Now, no one is expecting other labels to follow in the steps of the Chouinard’s and sell off companies in the name of sustainability. In fact, doing so would probably spell disaster for the fashion industry, making the situation worse by opening the door to new, fast fashion brands focused on profit. But it did undoubtedly position Patagonia as the undisputed champion of sustainability in the industry. So, at a time when CEOs and billionaires are coming under heavy fire to use their platforms to combat climate change, I think Yvon Chouinard’s move was a prime example of putting your money where your mouth is.

2: Lacoste: Save our Species Campaign

At number two, Lacoste – Save our Species Campaign. In 2018 I saw a slightly misleading article headline stating that the French clothing brand, Lacoste, would be dropping its famous green crocodile emblem. After reading a few more lines it became clear that whilst the brand wouldn’t be completely removing its iconic logo, the French designer did have bold plans that would see the emblem replaced… at least temporarily.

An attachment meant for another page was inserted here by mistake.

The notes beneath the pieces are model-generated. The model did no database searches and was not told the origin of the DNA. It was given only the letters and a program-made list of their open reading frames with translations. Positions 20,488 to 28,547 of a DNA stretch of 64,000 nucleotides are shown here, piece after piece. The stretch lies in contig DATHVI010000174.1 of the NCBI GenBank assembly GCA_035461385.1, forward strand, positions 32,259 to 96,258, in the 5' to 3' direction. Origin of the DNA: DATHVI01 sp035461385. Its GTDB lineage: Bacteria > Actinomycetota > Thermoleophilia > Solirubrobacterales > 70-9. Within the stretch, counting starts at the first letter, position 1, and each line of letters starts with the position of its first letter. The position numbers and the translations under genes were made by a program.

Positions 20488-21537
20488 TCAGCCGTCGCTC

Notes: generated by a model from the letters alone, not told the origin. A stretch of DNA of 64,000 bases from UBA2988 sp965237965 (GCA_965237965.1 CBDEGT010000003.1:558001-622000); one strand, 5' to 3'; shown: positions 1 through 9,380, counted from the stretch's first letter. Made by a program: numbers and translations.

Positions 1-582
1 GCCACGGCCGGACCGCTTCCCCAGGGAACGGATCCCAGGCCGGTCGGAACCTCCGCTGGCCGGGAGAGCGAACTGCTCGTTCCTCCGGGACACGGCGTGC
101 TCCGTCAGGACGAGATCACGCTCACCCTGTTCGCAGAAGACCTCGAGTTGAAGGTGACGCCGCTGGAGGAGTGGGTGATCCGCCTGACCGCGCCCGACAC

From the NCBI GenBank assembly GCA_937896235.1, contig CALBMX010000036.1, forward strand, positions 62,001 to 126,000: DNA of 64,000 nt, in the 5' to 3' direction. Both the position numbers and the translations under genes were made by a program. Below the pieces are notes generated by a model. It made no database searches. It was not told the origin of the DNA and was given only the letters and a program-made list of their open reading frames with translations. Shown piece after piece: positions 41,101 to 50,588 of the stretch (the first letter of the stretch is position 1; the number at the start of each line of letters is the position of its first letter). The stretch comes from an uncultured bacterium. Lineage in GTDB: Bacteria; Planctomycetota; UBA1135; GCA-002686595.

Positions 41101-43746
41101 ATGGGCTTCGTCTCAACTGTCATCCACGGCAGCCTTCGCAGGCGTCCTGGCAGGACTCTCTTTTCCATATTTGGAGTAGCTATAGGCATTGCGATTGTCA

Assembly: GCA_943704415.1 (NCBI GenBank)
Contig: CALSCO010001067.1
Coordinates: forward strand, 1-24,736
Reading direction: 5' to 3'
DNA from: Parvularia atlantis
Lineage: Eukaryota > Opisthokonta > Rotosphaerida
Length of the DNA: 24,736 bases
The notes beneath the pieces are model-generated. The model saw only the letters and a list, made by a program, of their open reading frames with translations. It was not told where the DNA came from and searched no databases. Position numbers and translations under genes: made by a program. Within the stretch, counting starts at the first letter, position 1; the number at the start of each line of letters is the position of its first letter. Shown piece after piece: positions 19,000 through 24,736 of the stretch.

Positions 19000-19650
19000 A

In 2018, Lacoste took a daring step and announced a new three-year partnership with the International Union for Conservation of Nature (IUCN). A partnership that would see Lacoste help raise awareness for some of the most endangered animal species on the planet, but also reposition the brand as one committed to tackling climate change as well as habitat loss. 

Lacoste’s ‘Save Our Species’ campaign would see the brand’s famous green embroidered crocodile replaced by one of 10 endangered species, with the Sumatran Tiger, Cao Gibbon, and the Northern Sportive Lemur all featuring. Lacoste also announced that it would only be producing a limited number of shirts, with production numbers matching the amount of each animal left in the wild with all proceeds being donated to the preservation of the featured species.

Not only was this a bold move, but the French designer chose to do it at Paris Fashion Week of all places! 

3: Who Gives a Crap?